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By: Jasmine Naomi Sweet C Tamala

On June 19, Xavier University Center for Legal Assistance (XUCLA) went international with their legal education efforts and issue discussion by hosting an online seminar, “The Lawyer’s Role: Defending Human rights in a Global Pandemic from the Philippines to the United States.”

XUCLA organized the online seminar with Liyang Network, an advocacy network in support of the indigenous communities of Mindanao, and East Bay Community Law Center, a community-based legal clinic of Berkeley Law School in California. The National Union of People’s Lawyers - Philippines and the International Association of Democratic Lawyers also participated in the event.

In the words of Liyang Network, “the seminar discussed how governments have been fast tracking new laws to address the global crises brought by COVID-19. Yet, critics argue that these laws enable government harassment, intimidation, mass arrests, surveillance, and the criminalization of dissent. We explored these developments in both the Philippines and the United States through the lens of the Anti-Terrorism Bill and the Black Lives Matter Movements.”

The seminar had three segments. The first speaker Atty. Neri Colmenares, Chairperson of National Union of People’s Lawyers shed light upon “The New Terror Bill: Stifling Dissent in the Midst of COVID.” Atty Colmenares emphasized that the bill is “vague and overbroad for penalizing intentions or a state of mind which the government can define, instead of acts.” His talk then revolved around how this bill can be easily used to label activists as terrorists which is a dangerous threat to civil liberties.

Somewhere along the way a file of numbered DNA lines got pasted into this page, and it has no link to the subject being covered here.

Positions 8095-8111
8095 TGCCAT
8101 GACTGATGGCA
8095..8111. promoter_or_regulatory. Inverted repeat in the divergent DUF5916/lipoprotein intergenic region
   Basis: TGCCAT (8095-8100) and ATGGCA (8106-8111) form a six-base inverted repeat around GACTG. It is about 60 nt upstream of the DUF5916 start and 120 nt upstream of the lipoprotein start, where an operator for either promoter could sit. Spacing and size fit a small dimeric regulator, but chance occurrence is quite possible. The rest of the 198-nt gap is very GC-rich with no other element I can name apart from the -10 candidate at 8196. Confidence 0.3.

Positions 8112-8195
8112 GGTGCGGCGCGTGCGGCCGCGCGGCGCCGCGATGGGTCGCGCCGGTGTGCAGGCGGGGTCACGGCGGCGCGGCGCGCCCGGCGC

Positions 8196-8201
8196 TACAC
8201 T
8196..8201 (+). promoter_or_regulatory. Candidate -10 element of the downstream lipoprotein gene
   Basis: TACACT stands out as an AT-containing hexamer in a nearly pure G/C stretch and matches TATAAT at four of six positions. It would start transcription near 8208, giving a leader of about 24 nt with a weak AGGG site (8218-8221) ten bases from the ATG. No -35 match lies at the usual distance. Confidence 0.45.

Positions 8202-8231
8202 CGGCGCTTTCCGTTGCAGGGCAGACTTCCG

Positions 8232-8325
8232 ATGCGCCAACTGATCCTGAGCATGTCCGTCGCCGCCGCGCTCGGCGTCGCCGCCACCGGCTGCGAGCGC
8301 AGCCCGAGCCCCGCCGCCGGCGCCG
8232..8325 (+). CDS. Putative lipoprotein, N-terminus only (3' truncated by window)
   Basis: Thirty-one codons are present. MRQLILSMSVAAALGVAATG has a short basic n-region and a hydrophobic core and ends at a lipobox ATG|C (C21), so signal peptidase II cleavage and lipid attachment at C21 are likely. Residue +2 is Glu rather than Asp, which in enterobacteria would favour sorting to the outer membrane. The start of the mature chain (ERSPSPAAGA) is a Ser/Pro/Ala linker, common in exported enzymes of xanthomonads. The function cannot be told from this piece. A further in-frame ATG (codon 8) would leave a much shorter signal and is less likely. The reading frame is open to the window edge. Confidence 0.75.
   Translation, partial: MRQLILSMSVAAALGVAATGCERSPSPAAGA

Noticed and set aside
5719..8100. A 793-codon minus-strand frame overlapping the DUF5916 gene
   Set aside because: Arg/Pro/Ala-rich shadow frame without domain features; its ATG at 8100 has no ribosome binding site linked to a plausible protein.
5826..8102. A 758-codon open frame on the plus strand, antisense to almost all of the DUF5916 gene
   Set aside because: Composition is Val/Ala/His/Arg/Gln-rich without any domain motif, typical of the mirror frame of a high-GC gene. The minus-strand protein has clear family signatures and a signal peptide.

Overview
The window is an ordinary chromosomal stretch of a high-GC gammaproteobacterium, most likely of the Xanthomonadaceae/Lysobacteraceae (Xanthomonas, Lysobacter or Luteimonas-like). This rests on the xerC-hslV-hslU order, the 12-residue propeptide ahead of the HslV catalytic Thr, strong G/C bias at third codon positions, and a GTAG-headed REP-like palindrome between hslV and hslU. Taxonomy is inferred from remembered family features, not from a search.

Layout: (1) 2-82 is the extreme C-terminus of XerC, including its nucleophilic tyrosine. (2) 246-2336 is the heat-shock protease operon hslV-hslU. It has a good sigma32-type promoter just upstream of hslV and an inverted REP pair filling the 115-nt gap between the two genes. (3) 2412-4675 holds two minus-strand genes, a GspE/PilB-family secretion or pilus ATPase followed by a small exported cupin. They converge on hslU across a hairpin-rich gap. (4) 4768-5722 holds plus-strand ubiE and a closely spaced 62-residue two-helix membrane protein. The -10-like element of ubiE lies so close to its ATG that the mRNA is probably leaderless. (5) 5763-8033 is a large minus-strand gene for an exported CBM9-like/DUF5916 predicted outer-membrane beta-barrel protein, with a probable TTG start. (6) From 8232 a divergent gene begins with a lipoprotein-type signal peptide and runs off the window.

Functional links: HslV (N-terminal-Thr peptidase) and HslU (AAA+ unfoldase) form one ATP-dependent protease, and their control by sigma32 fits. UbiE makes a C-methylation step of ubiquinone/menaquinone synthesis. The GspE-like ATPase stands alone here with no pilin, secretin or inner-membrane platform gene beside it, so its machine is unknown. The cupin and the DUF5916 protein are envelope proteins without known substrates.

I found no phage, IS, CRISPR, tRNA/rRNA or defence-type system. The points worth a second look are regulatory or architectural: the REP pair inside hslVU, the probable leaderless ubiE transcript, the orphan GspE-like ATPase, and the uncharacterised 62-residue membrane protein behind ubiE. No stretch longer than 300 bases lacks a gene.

Moving towards the situation in the U.S., the second discussion focused on “Weaponizing the Law Against Popular Resistance in the Philippines and the U.S” with the Deputy Secretary General of the International Association of Democratic Lawyers, Professor Marjorie Cohn. Highlighting similarities between the two countries when it comes to handling dissent, Professor Cohn shared: “in the Philippines, the government engages in red-tagging or political vilification which can lead to harassment, assault, detention, torture, or even murder, with targets mostly human rights activists and political opponents. Similarly, in the U.S., the police are specifically targeting legal observers who monitor demonstrations against racialized and political police brutality.”

Unifying the first and second topics, Jassmin Poyaoan, Esq., director of the Community Economic Justice clinic of East Bay Community Law Center, presented “Movement Lawyering from the U.S. to the Philippines: How Lawyers Can Support Social Change Outside the Courtroom”. To further engage in the fight against systemic poverty and racism, she advised volunteering in organizations that represent marginalized groups, supporting campaigns, and strengthening policy reform. According to Atty Poyaoan, “because although it is an uphill battle, organizations fighting for human rights and justice are leading the charge towards change”.

Encouraging everyone to protect and enforce their legal rights, XUCLA offers its “Tabang Legal” online initiative consisting of legal education campaigns and an online legal counseling platform. This helps individuals navigate through laws as well as provide information on their basic rights and remedies. You may reach them through their Facebook Page, @tabanglegal